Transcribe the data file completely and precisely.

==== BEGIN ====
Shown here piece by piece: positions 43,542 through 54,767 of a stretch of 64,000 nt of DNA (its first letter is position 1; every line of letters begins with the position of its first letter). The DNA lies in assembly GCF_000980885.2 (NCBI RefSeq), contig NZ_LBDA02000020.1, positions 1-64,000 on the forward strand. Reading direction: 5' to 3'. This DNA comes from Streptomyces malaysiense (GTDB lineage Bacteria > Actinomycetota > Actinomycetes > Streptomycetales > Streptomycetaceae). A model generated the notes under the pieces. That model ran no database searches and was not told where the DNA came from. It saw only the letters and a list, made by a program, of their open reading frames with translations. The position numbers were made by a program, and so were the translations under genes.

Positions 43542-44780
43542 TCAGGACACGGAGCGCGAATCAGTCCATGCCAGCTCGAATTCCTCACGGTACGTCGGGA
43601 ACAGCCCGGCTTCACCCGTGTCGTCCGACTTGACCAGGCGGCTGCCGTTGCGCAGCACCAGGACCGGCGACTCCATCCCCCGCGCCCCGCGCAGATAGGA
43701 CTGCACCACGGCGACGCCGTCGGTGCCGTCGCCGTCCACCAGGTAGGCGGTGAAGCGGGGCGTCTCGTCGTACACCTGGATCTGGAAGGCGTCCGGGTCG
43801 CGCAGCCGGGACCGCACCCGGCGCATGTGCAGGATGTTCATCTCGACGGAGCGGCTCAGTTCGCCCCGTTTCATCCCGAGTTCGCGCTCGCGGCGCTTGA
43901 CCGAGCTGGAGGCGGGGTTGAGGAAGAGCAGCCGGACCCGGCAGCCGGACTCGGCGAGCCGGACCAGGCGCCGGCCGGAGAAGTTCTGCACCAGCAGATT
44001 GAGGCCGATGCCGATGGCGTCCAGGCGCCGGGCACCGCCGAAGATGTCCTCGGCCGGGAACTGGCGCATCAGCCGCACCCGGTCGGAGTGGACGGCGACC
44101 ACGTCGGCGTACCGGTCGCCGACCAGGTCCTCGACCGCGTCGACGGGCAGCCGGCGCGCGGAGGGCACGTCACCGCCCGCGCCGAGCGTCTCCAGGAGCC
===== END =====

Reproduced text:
Shown here piece by piece: positions 43,542 through 54,767 of a stretch of 64,000 nt of DNA (its first letter is position 1; every line of letters begins with the position of its first letter). The DNA lies in assembly GCF_000980885.2 (NCBI RefSeq), contig NZ_LBDA02000020.1, positions 1-64,000 on the forward strand. Reading direction: 5' to 3'. This DNA comes from Streptomyces malaysiense (GTDB lineage Bacteria > Actinomycetota > Actinomycetes > Streptomycetales > Streptomycetaceae). A model generated the notes under the pieces. That model ran no database searches and was not told where the DNA came from. It saw only the letters and a list, made by a program, of their open reading frames with translations. The position numbers were made by a program, and so were the translations under genes.

Positions 43542-44780
43542 TCAGGACACGGAGCGCGAATCAGTCCATGCCAGCTCGAATTCCTCACGGTACGTCGGGA
43601 ACAGCCCGGCTTCACCCGTGTCGTCCGACTTGACCAGGCGGCTGCCGTTGCGCAGCACCAGGACCGGCGACTCCATCCCCCGCGCCCCGCGCAGATAGGA
43701 CTGCACCACGGCGACGCCGTCGGTGCCGTCGCCGTCCACCAGGTAGGCGGTGAAGCGGGGCGTCTCGTCGTACACCTGGATCTGGAAGGCGTCCGGGTCG
43801 CGCAGCCGGGACCGCACCCGGCGCATGTGCAGGATGTTCATCTCGACGGAGCGGCTCAGTTCGCCCCGTTTCATCCCGAGTTCGCGCTCGCGGCGCTTGA
43901 CCGAGCTGGAGGCGGGGTTGAGGAAGAGCAGCCGGACCCGGCAGCCGGACTCGGCGAGCCGGACCAGGCGCCGGCCGGAGAAGTTCTGCACCAGCAGATT
44001 GAGGCCGATGCCGATGGCGTCCAGGCGCCGGGCACCGCCGAAGATGTCCTCGGCCGGGAACTGGCGCATCAGCCGCACCCGGTCGGAGTGGACGGCGACC
44101 ACGTCGGCGTACCGGTCGCCGACCAGGTCCTCGACCGCGTCGACGGGCAGCCGGCGCGCGGAGGGCACGTCACCGCCCGCGCCGAGCGTCTCCAGGAGCC